Tiers: The past, present, and future of dungeon and raid sets

Tier gear is a concept that has been with WoW since the beginning. In Molten Core, the very first WoW raid, each class had a set of gear that looked good together, could only be equipped by that class and that was, supposedly, specially tuned to that class's stat requirements. Priests had Prophecy, Warriors had Might, and so forth. This was called tier 1.

Classic WoW had three official raid tiers: tier 1 came from Molten Core, tier 2 from (mostly) Blackwing Lair, and tier 3 from Naxxramas. T3 is notable for a few reasons:

  • It was obtained via multi-class tokens. The bosses would drop, say, the belt token for Priest, Mage, and Warlock. You'd then have to take the token, some mats dropped by Naxx trash, and some crafting mats to an NPC to get the gear. This was useful because the boss drops became more flexible: if your priests all had their belt already, you could give the token to a mage or a warlock; if it had just been a straight drop of the priest T3 belt, you'd have to disenchant it.
  • T1 and T2 filled eight slots, while T3 filled nine, adding a ring. However, the highest bonus was for eight pieces, so you could choose which piece you wanted to leave out and still get the set bonus. This is continued in BC with five-piece sets, but only two- and four-piece bonuses.
  • When Wrath of the Lich King goes live (or possibly when patch 3.0.2 does) you will no longer be able to acquire T3. Naxxramas is being moved from its current location up to Northrend, where it will become the entry-level raid for level 80. Those who already have T3 will get to keep it.

Of course, T1 wasn't the first tier available. There was a tier 0, also known as Dungeon Set 1, which was gotten in high-level dungeons like Stratholme and Scholomance. T0 was not class-restricted, which led to much drama with Shadow Priests taking pieces of Warlocks' Dreadmist and the like. Why would they do that? Well, at the time, item sets just didn't cater to so-called "off-specs." If you were a Priest, your set items would be for healing; if you were a Warrior, they'd be for tanking; and if you were a Druid, they'd be for healing again. It wasn't until Burning Crusade that the token system for tier gear was put in place, and an excellent move it was too.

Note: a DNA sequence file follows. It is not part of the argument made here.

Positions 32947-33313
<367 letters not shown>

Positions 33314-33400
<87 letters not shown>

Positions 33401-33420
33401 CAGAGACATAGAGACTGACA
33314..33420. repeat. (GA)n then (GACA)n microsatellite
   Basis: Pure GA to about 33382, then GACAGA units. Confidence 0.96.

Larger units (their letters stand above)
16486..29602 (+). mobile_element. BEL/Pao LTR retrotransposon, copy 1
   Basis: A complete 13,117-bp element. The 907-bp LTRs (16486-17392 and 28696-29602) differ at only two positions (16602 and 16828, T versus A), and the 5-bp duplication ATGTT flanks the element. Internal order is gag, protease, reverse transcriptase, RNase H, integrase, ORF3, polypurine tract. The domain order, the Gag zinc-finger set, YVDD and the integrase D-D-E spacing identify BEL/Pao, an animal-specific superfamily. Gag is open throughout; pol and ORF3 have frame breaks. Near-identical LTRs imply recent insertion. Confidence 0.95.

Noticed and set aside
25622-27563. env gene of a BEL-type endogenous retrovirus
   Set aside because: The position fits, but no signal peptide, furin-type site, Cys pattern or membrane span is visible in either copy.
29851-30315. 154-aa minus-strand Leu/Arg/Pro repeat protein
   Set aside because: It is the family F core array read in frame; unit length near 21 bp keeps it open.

There was also a Dungeon Set 2 in classic, also known as tier 0.5. It was obtained by upgrading your T0 pieces through questing. And that's not the only ".5"-numbered tier, either; there were generally sets that you could get through places like ZG and AQ that were labeled "tier 1.5" and "tier 2.5," but these labels always felt a bit forced to me. T0.5 makes more sense.

Moving on to BC, a few things changed, as I mentioned above.

  • All tier pieces are on multi-class tokens, and for the first time one token can be turned in for multiple different pieces of gear per class. For instance, Druids have three different tier 4 sets, one for each tree.
  • Tier sets are mostly five pieces, to allow for additional flexibility in gearing.